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The Walking Dead Episode 4: Around Every Corner Review

It’s been a rough ride so far. Each time a new episode is released Telltale has run us through a rollercoaster of emotion and hard-to-make choices. With this, the penultimate episode, things get even darker with some of the most thoroughly depressing moments in the series thus far. Coupled with the extended action sections, the episode really serves as a mixed bag in what should be a tightly woven narrative leading up to the grand finale.
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Don’t take this as meaning the episode is bad; it most certainly is not and it retains the same high level of graphic novel cell-shading and excellent voice work as always, but it isn’t as focused as any previous episodes has been and a few superfluous events only serve to throw false suspense and fear in every direction (note: this review will contain spoilers from all previous episodes, and minor spoilers for episode 4).

We start off with our team, led by convicted killer Lee Everett, Kenny, who is becoming increasingly erratic following the loss of his wife and child, Lee’s ward Clementine, high-schooler Ben, Chuck the homeless fellow and the new couple that joined us at the end of episode 3 - Omid and the female whose name I already can’t remember. That’s an important point - the newer characters (and Ben, still) aren’t interesting, and I never once found myself rooting for them in the same way I do Lee, Clem and Kenny, simply because they’ve been there from the very beginning, they are fleshed out and the newer entries just haven’t had enough time; it was too late in the day to introduce new supporting characters and they have suffered from it as a consequence.
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The gang have finally made it to Savannah, Georgia and the plan remains: get a boat, get onto the sea and... well, that’s the whole plan really. It’s the apocalypse, let’s roll with it. Of course things will go wrong and the episode is spent trying to put this plan into action, including sneaking into a section of the city where cruelty means survival, getting a hold of a battery, fuel and medical supplies. This is what your time will be spent with, mainly, alongside the usual conversations with each character in your group.

The overall narrative is sloppy for the first time in the series, with the main focus shifting from all-out survival to a bunch of side-stories you probably won’t care about, with the new character suffering the same fate as Chuck, Omid, female character and Ben - they haven’t had enough screen time. You’ll want the medicine should one of your main crew need it, not because the game tells you some cancer survivors and Omid need it, unfortunately the option to use it on your main group or save it isn’t given, with the medicine going to Omid at the first opportunity. This plagues the episode, with your reasons for staying off-objective always relating to others you really shouldn’t be stopping to help when things are as bad as they are. Of course, it’s always nice to see some humanity injected into the cold world Telltale has drawn, but it feels like needless filler in what should be an extremely tight set-up.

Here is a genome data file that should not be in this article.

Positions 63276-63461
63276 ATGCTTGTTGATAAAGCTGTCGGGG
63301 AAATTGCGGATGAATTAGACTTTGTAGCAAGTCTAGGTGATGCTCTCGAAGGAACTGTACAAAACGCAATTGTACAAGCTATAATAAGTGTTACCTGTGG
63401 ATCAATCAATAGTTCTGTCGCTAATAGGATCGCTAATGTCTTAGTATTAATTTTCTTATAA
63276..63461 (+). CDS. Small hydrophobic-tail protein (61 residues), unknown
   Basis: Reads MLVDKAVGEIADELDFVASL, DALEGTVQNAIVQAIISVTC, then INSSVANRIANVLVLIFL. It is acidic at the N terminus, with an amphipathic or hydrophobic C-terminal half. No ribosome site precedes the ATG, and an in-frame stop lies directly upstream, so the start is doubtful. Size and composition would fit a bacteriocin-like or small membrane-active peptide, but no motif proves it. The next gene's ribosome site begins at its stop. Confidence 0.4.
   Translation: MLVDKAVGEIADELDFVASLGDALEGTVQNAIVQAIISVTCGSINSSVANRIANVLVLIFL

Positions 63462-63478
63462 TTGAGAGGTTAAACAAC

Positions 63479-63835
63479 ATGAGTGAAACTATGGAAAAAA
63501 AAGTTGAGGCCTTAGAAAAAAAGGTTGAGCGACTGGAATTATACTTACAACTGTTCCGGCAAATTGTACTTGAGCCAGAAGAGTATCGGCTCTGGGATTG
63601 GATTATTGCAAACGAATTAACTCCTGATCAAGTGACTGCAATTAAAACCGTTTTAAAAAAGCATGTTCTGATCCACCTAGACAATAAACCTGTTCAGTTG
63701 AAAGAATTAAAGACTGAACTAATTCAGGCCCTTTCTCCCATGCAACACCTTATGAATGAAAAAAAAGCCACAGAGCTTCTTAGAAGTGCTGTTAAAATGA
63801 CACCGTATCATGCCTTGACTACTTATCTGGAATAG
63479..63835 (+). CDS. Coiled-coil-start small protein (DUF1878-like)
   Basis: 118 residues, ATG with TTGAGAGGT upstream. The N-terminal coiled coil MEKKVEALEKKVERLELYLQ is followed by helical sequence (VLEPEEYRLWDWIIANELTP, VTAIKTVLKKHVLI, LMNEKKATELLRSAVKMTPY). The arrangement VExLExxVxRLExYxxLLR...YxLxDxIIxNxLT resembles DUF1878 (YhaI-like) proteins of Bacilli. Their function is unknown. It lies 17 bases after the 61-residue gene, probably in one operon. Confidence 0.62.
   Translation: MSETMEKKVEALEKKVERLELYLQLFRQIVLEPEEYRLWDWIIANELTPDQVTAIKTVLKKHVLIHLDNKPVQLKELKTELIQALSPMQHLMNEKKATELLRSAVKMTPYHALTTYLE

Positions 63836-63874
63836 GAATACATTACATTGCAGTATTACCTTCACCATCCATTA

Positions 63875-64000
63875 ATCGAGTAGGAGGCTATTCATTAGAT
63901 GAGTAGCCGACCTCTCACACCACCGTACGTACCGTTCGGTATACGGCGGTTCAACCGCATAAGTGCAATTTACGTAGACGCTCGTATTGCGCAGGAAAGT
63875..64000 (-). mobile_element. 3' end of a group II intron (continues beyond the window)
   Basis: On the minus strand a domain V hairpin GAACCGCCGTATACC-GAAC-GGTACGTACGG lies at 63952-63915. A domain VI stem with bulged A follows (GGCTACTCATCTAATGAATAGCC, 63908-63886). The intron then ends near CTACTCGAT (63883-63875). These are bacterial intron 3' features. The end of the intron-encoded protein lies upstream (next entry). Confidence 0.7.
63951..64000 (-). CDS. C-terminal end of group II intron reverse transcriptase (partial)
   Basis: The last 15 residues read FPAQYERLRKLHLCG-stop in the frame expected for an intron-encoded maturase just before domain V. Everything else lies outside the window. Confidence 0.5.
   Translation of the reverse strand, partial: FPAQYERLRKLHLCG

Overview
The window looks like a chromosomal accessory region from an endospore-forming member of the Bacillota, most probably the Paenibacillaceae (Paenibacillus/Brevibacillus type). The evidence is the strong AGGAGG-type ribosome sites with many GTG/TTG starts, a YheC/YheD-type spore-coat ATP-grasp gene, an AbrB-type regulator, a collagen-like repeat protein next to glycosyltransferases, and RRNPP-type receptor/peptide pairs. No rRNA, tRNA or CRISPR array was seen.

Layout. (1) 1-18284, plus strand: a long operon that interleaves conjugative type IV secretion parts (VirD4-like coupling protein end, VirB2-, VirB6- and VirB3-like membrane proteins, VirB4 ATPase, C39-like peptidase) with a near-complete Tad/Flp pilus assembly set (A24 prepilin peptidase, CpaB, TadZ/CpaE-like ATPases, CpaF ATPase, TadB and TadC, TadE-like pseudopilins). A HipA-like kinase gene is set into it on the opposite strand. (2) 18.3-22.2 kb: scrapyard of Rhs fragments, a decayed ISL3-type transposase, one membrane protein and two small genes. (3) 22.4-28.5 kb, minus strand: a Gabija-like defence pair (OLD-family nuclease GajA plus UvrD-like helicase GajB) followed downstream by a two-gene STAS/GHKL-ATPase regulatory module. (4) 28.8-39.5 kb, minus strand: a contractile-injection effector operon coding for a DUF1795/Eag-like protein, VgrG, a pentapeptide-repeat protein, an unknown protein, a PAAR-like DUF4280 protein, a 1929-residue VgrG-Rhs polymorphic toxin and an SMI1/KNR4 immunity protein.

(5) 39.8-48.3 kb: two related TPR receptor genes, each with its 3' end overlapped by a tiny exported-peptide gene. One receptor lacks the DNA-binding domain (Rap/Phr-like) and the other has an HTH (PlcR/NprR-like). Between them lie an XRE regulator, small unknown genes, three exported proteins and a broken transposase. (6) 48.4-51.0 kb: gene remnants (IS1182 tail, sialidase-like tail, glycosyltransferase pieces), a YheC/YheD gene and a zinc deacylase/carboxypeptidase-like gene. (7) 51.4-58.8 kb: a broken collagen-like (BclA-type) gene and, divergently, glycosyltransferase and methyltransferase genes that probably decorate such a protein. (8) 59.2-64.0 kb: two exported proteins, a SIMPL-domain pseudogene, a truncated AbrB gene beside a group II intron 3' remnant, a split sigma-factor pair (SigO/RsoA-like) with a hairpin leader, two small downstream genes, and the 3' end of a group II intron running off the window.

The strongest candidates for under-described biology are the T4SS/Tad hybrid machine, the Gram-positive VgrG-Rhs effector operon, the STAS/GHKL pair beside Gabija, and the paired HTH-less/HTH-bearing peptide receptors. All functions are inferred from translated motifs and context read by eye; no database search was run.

If there’s one good thing to come from all of this random character pop-up it’s the ninja-lady, Molly. She happily swings around the city like an ice pick wielding super-heroine, slaying any zombie foolish enough to get in her way; however she leaves almost as quickly as she arrives and you’re left with Omid and female, thinking of what could have been if, instead of the injured guy and his girlfriend, you had the ass-kicking lady at your side instead.
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Only towards the very end of the episode do things focus more on what should have been all along - the voice on the other end of the radio in episode 3. The last ten minutes are the perfect set-up, and those last ten minutes feel like what the entire series has been building to, and it works perfectly to leave you frothing at the mouth waiting for the final part.

With an overall disappointing episode, but a fantastic cliffhanger and ending to ensure it goes out on a high note, Episode 4: Around Every Corner lasts about as long as each previous episode, coming in around 3-4 hours depending on how long you take to wander each locale you visit. In ‘gameplay’ terms it’s as polished as any other episode, but in narrative it falls shorter than any before it. Essential to any followers of the series so far, but definitely not the series’ high point.

7.50/10 7½

The Walking Dead: Episode Four (Reviewed on Windows)

This game is good, with a few negatives.

It’s been a rough ride so far. Each time a new episode is released Telltale has run us through a rollercoaster of emotion and hard-to-make choices. With this, the penultimate episode, things get even darker with some of the most thoroughly depressing moments in the series thus far.

This game was supplied by the publisher or relevant PR company for the purposes of review
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